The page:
This was simply breathtakingly MARVELOUS. The second installment for Revenge of the Red Hood entitled Scarlet had no dull moments AT ALL. There are only a few comic books out there that make me excitedly turn page after page because of sustainable interest and thrill and Morrison's three-part story arc has easily become one of them. There was no dread or hesitation on my part as I read this (I would often feel such things even if a comic book story is not necessarily badly written; sometimes I just don't want to turn the next page due to this distinct gloomy feeling that I know is coming and would only break my heart. For example, many of Jamie Delano's Hellblazer issues that I read last month). But all I got from this series so far is utter relief and unmistakable pleasure, so this only showed how my enjoyment for this story arc was purely visceral that all I had to do was to go along with it.
Morrison has worked with a different artist for this story arc which I failed to mention in the previous issue. Artist Philip Tan and his illustrations are most provocative here, especially since a great amount of Scarlet was action-packed and he clearly knows how to visually depict said scenes in all their purposeful glory. The confrontational scenes with Dick and Damian against the Red Hood and Scarlet particularly (who had first-person narrative boxes during the issue so we finally learned that her real name was Sasha) were stupendously readable and fast-paced in a measure that you won't even notice because you were so hooked in everything that was going on. I think this issue worked so well because it managed to build up the suspense and revelations up to the very end without so much as a breather in between. It was almost as if Morrison is suffocating me while I willingly allowed him to shove my head under the water because I actually didn't mind holding my breath as I read on.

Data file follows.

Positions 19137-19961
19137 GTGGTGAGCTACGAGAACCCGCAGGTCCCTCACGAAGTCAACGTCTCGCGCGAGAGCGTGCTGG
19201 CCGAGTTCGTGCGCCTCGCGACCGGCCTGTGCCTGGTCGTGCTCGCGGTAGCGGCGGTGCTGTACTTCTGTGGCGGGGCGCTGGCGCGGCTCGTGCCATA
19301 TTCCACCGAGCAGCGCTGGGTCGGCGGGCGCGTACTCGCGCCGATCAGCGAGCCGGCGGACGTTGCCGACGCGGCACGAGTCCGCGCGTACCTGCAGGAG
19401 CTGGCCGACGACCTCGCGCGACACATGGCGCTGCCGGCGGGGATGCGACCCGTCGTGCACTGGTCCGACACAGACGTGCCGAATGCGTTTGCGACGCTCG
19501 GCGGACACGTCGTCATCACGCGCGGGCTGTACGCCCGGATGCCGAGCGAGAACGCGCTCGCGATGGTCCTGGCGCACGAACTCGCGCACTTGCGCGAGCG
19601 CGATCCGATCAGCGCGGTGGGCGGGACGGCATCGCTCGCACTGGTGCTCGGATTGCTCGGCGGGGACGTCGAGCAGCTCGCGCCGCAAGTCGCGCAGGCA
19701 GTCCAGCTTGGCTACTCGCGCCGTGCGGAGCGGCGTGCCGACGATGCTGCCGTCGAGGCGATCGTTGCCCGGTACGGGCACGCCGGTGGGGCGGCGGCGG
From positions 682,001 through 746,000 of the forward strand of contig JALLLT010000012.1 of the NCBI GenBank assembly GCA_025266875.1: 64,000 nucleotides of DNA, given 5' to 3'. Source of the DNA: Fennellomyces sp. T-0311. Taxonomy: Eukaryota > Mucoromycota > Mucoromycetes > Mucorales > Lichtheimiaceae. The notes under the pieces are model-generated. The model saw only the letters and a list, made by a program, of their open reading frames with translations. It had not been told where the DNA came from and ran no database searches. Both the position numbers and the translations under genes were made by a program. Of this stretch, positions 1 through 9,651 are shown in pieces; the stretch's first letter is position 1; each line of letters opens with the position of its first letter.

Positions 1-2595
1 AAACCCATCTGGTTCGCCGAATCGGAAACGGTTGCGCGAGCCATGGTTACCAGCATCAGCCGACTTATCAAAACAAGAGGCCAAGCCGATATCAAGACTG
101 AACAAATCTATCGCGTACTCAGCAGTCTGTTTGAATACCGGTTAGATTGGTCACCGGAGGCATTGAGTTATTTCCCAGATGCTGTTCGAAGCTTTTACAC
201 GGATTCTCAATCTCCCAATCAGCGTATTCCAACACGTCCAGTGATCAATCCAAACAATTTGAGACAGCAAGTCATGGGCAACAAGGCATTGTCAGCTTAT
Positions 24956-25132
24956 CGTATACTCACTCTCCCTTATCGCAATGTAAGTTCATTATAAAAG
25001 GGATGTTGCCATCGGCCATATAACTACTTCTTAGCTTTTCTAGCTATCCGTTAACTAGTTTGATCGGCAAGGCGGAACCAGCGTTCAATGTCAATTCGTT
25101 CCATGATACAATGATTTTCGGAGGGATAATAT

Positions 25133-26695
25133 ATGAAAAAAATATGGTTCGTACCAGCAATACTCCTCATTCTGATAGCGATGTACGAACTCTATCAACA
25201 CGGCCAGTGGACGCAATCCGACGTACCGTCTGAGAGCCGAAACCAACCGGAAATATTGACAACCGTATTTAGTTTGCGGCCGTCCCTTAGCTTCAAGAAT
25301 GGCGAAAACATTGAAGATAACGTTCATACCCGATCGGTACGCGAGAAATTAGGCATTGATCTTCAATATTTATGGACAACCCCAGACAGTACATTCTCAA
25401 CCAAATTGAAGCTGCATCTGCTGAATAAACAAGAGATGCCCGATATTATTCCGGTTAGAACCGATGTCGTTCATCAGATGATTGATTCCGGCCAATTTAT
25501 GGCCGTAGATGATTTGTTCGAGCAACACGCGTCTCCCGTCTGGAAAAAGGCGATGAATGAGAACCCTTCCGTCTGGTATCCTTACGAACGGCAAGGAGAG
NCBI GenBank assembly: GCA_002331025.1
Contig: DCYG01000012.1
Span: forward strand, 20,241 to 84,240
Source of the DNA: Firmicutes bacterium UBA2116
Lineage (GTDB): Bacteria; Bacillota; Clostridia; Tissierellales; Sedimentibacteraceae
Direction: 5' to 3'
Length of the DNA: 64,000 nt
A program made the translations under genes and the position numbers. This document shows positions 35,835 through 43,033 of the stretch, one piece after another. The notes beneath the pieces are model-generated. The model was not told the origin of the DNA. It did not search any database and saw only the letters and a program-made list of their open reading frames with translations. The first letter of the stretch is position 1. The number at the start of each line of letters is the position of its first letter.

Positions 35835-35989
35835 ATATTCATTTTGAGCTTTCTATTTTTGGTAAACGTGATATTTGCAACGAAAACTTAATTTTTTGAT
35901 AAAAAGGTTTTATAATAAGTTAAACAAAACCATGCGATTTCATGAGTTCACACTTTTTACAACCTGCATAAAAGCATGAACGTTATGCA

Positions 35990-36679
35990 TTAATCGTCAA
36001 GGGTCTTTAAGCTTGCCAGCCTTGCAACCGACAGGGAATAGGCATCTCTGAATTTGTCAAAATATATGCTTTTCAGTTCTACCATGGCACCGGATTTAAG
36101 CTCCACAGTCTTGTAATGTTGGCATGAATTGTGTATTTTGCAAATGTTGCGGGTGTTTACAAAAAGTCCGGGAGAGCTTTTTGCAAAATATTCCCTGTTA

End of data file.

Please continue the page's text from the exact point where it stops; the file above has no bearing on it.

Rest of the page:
But it wasn't just the action sequences that made this issue shine. There were also great character moments here that make you care about these people even if you don't necessarily agree with what they are doing. Such is the case with Jason Todd and Sasha. Crime has claimed their lives in a rotten way and they're so caught up in their rage issues that they blindingly believe that their intentions are unquestionably good, never mind how hideous the results are as long as they can fill the void inside them. Still, they are driven by different stimulus and purpose with goals that only parallel each other. I was right to say that Jason Todd is grieving the loss of Bruce Wayne and felt so entitled to carry on the legacy of his former mentor, but then desires to take it to the next level since he perceives Batman's code of honor as a mere flaw in the mechanism. Jason's resentment toward Dick stems from the insecurity and envy that made him believe that Bruce has always seen him as a second-rated version of the first Robin, one he can never live up to. So it makes such painful sense that he loathed Dick taking over Batman's cowl. It was yet another disgraceful validation that he will never be good enough to become Batman himself.
It was...disheartening to read Jason think that even though it isn't necessarily untrue either. He may not be a favorite character of mine but his character arc has always been something I always eagerly read whenever the opportunity presents itself because it's so complex and angst-y. Sasha is another character that I believe echoes Jason's struggles with his identity and purpose. She has become her mask Scarlet because she's afraid that there is no one tangible underneath that. In a way, they're both lost children who found an ally in each other because they feel as though they need to lash out to the world, to Gotham and its scum, for taking away their chance at a normal life. As much as I can justify their actions, I also can condemn them. The world is a tough place all over. "It rains on the just and the unjust alike" as they say and we need to be stronger than our suffering. And that's what Batman stands for. Dick Grayson embraces this while Jason Todd cannot. And therein lies their difference.
You would think that with such a fast-paced narrative that Morrison won't find time to focus on character conflict and make it this meaningful but he did and that's why I devoured this issue a lot because there are symbolic messages here in general that subtly tackle the dangers of living a double life and clinging onto self-righteous fury to serve your need for vengeance. In a way, this story arc is more about Red Hood and Scarlet than Batman and Robin which works because I think Dick and Damian themselves are more concerned with fixing the mess Jason has got himself in than worry about the status of their partnership. I would say that Damian's characterization here is coming off too smug and impulsive, a truly darkest contrast to the version of what Peter J. Tomasi in the New 52 B&R has evolved to.
I need to end this review now because I think I've said enough and the last installment issue coming after this is quite the conclusion to such a short-lived yet memorable story.